In the 14 months of this terror war, over 200 Israelis, most of them civilians, have been killed by Palestinian terrorists. On the scale of the United States with nearly 50 times the population of Israel that would be the equivalent of over 9,000 killed, or more than twice the September 11 attacks. And we still haven't even tried doing to the Palestinian Authority, which harbours and arms these terrorists, what the US has done to the Taliban and Bin Laden's cronies. Every action Israel takes against Palestinian terrorists is met by worldwide condemnation and threats of sanctions and other measures against Israel.
America and their grudging European allies are allowed to fight terrorism, but the natural order of things is that Israelis are supposed to be terrorised. Murderers of American and British civilians must be punished, even killed; murderers of Israelis must be "understood" and negotiated with. Each time we try to defend ourselves, to stop this Palestinian open season on Israelis, we are chided by the enlightened leaders of Europe and America: "All we are saying is give peace a chance". Well we've given peace a chance, however slim that chance has sometimes seemed. But since the 1993 Oslo "peace accords" Israelis have been dying in ever increasing numbers, victims of a peace process that has granted the Palestinian terrorists an army with bases next to every Israeli population centre.
Well, American peace envoy General Anthony Zinni's mission to the region is going well. Aside from tonight's bloody attack, since his arrival on Tuesday Palestinian terrorists have shot up the central bus station in the northern Israeli town of Afula, shot up several cars and a schoolbus in Gaza, Samaria and in other border areas, blown up a bus near the northern Israeli town of Pardes Hanna, opened fire on the Jerusalem neighbourhood of Gilo, and engaged in scores of other attacks. As of Thursday night seven Israelis had been killed since Zinni arrived, and dozens wounded. My hunch is that Arafat is upping the violence now to give him more "wiggle room" in declaring a ceasefire: Compared to this week's carnage, we should be satisfied if "only" one Israeli is killed a week and a dozen wounded, perhaps a few cars shot up and a few homes mortar bombed. Sounds like a ceasefire, no?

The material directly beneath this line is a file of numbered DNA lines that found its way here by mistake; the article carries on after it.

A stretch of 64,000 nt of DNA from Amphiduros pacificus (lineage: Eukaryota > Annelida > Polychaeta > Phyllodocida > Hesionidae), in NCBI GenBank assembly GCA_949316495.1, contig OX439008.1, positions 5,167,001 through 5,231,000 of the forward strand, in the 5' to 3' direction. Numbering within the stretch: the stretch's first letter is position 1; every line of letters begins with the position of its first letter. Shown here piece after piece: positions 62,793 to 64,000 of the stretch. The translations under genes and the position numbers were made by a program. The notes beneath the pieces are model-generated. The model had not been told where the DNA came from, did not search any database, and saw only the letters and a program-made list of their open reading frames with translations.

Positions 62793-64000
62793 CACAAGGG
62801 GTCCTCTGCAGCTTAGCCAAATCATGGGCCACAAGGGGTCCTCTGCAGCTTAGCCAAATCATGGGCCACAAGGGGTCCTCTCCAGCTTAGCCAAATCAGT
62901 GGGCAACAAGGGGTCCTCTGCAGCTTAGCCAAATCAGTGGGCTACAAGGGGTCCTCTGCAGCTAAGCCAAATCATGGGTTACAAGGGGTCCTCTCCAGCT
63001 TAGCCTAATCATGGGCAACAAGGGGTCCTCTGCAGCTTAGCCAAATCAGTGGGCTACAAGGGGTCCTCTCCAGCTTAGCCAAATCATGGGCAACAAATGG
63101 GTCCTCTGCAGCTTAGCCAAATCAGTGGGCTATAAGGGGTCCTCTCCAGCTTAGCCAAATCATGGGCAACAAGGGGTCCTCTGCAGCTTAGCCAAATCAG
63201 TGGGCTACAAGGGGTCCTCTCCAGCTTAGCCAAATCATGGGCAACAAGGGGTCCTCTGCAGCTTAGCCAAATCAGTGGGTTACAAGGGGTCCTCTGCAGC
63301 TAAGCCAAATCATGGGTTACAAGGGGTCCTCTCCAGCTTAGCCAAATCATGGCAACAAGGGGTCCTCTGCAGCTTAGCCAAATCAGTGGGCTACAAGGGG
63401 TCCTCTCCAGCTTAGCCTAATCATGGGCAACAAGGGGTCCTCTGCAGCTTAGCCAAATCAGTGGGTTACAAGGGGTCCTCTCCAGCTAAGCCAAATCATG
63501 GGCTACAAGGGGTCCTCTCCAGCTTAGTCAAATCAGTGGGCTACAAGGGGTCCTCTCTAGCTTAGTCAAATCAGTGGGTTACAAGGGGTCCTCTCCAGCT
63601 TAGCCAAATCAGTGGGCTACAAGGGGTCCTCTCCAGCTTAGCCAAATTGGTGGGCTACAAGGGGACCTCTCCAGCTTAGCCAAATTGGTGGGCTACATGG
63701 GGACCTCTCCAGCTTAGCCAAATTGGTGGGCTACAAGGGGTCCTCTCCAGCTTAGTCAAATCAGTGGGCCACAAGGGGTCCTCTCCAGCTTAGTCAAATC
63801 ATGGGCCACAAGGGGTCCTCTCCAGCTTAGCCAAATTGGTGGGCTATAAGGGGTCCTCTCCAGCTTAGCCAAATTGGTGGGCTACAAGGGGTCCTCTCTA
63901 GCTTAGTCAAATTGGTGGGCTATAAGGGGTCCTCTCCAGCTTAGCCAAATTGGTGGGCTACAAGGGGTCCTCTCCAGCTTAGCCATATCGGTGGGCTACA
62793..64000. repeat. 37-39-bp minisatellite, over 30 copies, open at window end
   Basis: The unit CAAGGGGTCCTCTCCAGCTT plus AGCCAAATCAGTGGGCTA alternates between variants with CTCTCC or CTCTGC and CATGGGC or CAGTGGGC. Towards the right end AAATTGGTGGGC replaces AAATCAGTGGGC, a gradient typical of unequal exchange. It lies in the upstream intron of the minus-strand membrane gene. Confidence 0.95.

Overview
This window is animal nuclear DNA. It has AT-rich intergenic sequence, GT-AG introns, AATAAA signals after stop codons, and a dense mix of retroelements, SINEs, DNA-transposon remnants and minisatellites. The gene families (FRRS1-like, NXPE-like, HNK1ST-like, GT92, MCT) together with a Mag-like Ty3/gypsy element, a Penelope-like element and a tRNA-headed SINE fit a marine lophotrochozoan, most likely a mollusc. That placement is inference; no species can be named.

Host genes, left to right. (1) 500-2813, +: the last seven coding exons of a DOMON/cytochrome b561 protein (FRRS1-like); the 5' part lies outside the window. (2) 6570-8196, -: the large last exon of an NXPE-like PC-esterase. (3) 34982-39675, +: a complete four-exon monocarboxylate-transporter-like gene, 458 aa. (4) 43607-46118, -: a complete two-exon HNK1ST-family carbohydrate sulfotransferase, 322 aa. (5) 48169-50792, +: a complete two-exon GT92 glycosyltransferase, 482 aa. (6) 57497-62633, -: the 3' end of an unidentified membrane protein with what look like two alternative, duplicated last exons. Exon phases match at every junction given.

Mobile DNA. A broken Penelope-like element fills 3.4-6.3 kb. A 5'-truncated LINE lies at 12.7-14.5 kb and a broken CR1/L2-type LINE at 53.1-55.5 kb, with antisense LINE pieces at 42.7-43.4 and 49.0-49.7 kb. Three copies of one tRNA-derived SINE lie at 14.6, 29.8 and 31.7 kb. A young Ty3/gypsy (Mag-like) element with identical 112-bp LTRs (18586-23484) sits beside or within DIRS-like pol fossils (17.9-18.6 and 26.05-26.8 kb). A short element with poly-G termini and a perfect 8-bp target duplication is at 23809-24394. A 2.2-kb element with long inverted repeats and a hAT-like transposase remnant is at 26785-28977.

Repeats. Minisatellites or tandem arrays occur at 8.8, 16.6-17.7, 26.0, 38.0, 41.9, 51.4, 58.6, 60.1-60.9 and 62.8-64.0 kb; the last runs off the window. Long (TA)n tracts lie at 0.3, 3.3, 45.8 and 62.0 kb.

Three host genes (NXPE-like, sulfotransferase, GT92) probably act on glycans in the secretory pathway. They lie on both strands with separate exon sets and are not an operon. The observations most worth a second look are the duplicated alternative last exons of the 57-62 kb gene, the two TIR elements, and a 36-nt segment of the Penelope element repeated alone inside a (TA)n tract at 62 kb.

This evening, as on every Saturday evening, we made havdala, the little ceremony marking the end of Shabbat , the Sabbath. As on every Saturday night we sang traditional havdala songs wishing one another shavua tov, a good week, and the hymn listing the many blessings we pray for in the coming week, prayers for protection and well being and the hope for imminent redemption and peace.
On nights like this it is hard to have faith, hard to believe, and yet we do, somehow despite it all we still hope and pray that the nightmare will end one day. Last night the rains came hard and furiously and this morning we awoke to green hillsides and the first crocuses and narcissi. There is so much to live for. All around us the land is rejuvinated from the rains. The plants and flowers call out for our blessings, and all around we are dying and our blessings over the rain and the thunder are mixed with the prayers for the dead and wounded.